Nursing is a highly stressful and demanding profession that can negatively affect mental health, as shown by nurses' high rate of depression. Furthermore, Black nurses may experience additional stress due to race-based discrimination in the work environment. This research aimed to examine depression, experiences of race-based discrimination at work, and occupational stress among Black nurses. To better understand associations between these factors, we conducted multiple linear regression analyses to assess whether (1) past-year or lifetime experiences of race-based discrimination at work and occupational stress predicted depressive symptoms; and (2) controlling for depressive symptoms, past-year and lifetime experiences of race-based discrimination at work predicted occupational stress in a cohort of Black registered nurses. All analyses controlled for years of nursing experience, primary nursing practice position, work setting, and work shift. The results indicated that both past-year and lifetime experiences of race-based discrimination on the job were significant predictors of occupational stress. However, experiences of race-based discrimination at work and occupational stress were not significant predictors of depression. The results of the research highlighted the predictive effect of race-based discrimination on occupational stress in Black registered nurses. This evidence can inform the development of organizational and leadership strategies to improve the well-being of Black nurses in the workplace.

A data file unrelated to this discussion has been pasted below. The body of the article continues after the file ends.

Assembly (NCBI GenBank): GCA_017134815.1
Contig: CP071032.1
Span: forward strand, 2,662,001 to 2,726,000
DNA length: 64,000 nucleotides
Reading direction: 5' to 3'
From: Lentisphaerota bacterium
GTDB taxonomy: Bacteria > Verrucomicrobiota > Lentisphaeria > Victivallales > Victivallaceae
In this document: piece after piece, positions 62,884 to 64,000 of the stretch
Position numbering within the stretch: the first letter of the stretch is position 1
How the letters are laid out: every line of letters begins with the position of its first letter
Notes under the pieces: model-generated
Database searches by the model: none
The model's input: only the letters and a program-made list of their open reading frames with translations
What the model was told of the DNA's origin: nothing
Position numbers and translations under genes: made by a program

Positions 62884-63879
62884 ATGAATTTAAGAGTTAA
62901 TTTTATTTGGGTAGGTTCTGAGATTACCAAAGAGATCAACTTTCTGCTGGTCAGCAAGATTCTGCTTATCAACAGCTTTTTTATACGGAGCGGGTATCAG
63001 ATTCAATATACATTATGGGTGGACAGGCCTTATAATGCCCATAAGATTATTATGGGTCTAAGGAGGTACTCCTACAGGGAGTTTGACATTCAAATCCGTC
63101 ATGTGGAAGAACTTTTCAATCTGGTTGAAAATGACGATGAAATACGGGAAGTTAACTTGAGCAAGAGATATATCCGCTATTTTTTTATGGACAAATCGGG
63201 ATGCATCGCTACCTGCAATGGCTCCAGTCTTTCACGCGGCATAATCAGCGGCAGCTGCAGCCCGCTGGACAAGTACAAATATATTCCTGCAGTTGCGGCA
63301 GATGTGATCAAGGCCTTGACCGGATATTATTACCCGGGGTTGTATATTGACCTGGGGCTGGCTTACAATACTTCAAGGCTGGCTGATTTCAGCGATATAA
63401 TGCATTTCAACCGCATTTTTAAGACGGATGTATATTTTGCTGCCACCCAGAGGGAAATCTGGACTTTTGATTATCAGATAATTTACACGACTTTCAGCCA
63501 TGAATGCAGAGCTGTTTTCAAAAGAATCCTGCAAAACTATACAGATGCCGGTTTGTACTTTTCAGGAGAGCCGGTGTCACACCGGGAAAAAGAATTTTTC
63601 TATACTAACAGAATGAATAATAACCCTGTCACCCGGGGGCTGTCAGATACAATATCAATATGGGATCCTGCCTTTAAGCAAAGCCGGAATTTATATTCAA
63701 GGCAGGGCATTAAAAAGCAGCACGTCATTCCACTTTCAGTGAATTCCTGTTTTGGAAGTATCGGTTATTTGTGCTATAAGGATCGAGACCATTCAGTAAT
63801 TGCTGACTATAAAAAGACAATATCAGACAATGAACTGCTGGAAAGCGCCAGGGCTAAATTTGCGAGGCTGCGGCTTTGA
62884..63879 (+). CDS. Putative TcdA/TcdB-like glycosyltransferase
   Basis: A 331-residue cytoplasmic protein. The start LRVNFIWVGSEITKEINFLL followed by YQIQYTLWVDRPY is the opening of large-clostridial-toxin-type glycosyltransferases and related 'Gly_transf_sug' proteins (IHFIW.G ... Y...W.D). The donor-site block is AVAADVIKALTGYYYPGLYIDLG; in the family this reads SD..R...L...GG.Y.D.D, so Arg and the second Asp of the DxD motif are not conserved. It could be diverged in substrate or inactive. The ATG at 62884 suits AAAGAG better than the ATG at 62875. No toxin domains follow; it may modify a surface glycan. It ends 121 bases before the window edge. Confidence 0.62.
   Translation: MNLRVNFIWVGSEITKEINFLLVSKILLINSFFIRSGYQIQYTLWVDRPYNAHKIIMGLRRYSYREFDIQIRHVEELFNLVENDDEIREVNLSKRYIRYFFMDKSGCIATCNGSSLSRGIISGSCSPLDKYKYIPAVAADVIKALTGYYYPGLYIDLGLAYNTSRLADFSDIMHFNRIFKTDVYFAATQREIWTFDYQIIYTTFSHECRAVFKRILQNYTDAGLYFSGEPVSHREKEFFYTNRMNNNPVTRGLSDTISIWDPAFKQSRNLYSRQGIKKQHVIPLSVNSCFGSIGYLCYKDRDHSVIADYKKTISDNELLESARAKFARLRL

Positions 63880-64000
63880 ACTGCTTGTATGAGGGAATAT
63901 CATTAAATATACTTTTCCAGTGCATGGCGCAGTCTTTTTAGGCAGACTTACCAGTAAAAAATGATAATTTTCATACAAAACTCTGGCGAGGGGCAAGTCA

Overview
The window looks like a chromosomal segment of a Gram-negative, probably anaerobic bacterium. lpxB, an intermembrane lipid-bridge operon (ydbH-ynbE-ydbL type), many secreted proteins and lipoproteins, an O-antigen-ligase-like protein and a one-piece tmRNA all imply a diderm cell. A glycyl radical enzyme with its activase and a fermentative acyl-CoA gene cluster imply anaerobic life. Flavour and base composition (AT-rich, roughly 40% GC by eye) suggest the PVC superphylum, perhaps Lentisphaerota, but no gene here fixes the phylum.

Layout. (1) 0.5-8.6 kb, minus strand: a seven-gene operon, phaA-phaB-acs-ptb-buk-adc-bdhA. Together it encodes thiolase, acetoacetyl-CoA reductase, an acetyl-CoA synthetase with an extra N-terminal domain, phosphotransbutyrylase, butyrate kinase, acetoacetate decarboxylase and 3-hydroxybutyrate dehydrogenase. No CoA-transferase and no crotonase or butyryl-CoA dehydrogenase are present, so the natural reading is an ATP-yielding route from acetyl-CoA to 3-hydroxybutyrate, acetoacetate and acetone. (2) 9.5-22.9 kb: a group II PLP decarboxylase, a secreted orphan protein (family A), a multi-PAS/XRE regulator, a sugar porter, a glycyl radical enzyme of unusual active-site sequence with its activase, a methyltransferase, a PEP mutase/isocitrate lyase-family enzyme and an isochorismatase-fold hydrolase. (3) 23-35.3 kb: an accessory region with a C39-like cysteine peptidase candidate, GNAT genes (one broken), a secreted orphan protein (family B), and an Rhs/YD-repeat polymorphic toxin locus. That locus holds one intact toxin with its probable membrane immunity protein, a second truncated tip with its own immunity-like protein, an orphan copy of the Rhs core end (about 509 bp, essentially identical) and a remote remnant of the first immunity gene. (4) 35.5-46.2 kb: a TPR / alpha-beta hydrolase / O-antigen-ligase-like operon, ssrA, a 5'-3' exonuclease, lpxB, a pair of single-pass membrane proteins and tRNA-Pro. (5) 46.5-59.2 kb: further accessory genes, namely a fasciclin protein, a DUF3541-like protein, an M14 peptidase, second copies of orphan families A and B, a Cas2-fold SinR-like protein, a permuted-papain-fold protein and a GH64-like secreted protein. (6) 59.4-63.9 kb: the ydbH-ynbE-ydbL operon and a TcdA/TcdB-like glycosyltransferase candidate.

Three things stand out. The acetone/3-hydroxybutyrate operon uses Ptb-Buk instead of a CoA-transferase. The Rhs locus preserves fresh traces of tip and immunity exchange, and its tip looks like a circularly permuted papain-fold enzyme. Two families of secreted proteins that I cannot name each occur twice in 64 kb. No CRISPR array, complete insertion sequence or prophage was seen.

|Number of pages||10|
|Journal||Nursing Administration Quarterly|
|State||Published - Mar 3 2023|
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- Occupational Stress/complications